I’m a singing, dancing Goddess and I express myself by spreading love and inspiring unity in the world. My music embodies these ideals and is a modern take on disco, funk, soul, and pop from the 70s and 80s. I find that this blends my South African and Swedish heritages together, and in the same vein, I write my songs in both English and Swedish. Last year’s single “SANNINGEN” is a taste of these influences, and there’s more to come this year.
We are launching Unlimited – a flexible pricing plan to suit every artist’s creative process. Unlimited allows you to release as many tracks as you want for a fixed price, from $4.99/month. We got the chance to talk more about creativity with Record Union artist Thandiwe.
Tell us what a typical day looks like. (Working during night hours, juggling with another job on the side, early morning walks? What is crucial for you and your creativity?)
I’m in the last semester of a bachelor’s degree in songwriting. Still, thanks to the current situation, everything is online to work on my music and thesis comfortably here in Stockholm, my hometown. I’ve somehow managed to balance my musical adventure with a part-time job in elderly care, but not without sacrifice – my sleep schedule is entirely non-existent, and I’ll often end up writing songs in the early hours of the morning. I’m awake to see the winter sun. I’ll get out for some exercise and find that new song ideas come naturally when I’m soaking in the rays.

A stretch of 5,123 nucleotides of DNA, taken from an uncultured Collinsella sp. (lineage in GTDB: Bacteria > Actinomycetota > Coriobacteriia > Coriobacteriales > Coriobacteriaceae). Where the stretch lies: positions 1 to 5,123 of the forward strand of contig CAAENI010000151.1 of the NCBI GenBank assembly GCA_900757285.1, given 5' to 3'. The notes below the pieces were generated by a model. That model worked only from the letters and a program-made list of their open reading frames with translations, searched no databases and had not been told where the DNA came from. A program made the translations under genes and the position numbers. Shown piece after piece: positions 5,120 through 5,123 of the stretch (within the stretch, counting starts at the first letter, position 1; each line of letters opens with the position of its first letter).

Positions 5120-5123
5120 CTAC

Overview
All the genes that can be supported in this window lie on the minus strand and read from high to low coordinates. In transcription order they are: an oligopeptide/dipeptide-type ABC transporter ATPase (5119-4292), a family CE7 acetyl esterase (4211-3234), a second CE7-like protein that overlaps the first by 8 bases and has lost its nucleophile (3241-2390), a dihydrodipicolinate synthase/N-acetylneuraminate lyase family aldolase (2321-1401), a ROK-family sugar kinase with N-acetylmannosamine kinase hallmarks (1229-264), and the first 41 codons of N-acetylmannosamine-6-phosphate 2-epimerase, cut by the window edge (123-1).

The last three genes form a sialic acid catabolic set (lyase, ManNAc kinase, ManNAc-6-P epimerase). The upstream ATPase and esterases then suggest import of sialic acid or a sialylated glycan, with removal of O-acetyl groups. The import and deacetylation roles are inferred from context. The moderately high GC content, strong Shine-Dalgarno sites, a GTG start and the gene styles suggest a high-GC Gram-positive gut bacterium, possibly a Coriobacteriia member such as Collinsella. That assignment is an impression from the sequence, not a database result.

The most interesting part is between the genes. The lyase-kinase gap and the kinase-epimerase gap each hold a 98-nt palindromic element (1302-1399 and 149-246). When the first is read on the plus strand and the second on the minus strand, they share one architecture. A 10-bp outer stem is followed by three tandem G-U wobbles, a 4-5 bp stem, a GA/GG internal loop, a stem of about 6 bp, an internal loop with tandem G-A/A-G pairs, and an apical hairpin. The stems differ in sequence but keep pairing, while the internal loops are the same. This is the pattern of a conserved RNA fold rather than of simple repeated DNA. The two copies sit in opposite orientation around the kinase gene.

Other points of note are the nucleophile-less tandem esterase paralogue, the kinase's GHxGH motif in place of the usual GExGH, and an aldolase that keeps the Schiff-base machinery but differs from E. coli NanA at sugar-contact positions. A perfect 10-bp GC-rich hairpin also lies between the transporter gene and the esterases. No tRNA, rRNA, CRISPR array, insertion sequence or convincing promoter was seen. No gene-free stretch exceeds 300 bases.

What inspires you the most?
The connection with my inner child is what I feel most inspired by. Even though I was creatively expressive when I was younger, it’s little Thandiwe’s dreams and ambitions that I’m following now, and the journey of connecting with different eras of my life has been a big part of my music.
What does creative freedom mean to you?
It’s being able to express myself musically, visually, and physically through singing, directing, dancing, and acting. It means being able to speak my mind through my lyrics. It’s being able to go into my fantasy world and come back to tell my stories from that world. It’s being able to be me, fully, without feeling I have to pretend to be “normal”.
As we know, working with creativity rarely goes in a straight line. What is your creative process like?
Well, I get most of my song ideas when I’m in a relaxed state, a state where I can daydream and go into my fantasy world that usually happens when I’m taking a walk, washing dishes, taking a shower, or when I’m travelling. They can also come through what I call “downloads”, which is when I get/hear a complete song with all the music, vocal melodies, and lyrics already done. These usually come to me in my dreams, so I make sure to have my phone within arm’s reach so that I can record it asap before it disappears.
After I get the song ideas (in whichever way they come to me), I connect with a music producer. I’m mostly working with Marcel Tiggemann in my class. He is a great producer with a brilliant mind and understands my vision for both my brand and my sound. We spend a lot of time discussing each song’s concept and then somehow manage to translate it from my visions into a musical reality, ready to be shared with the world.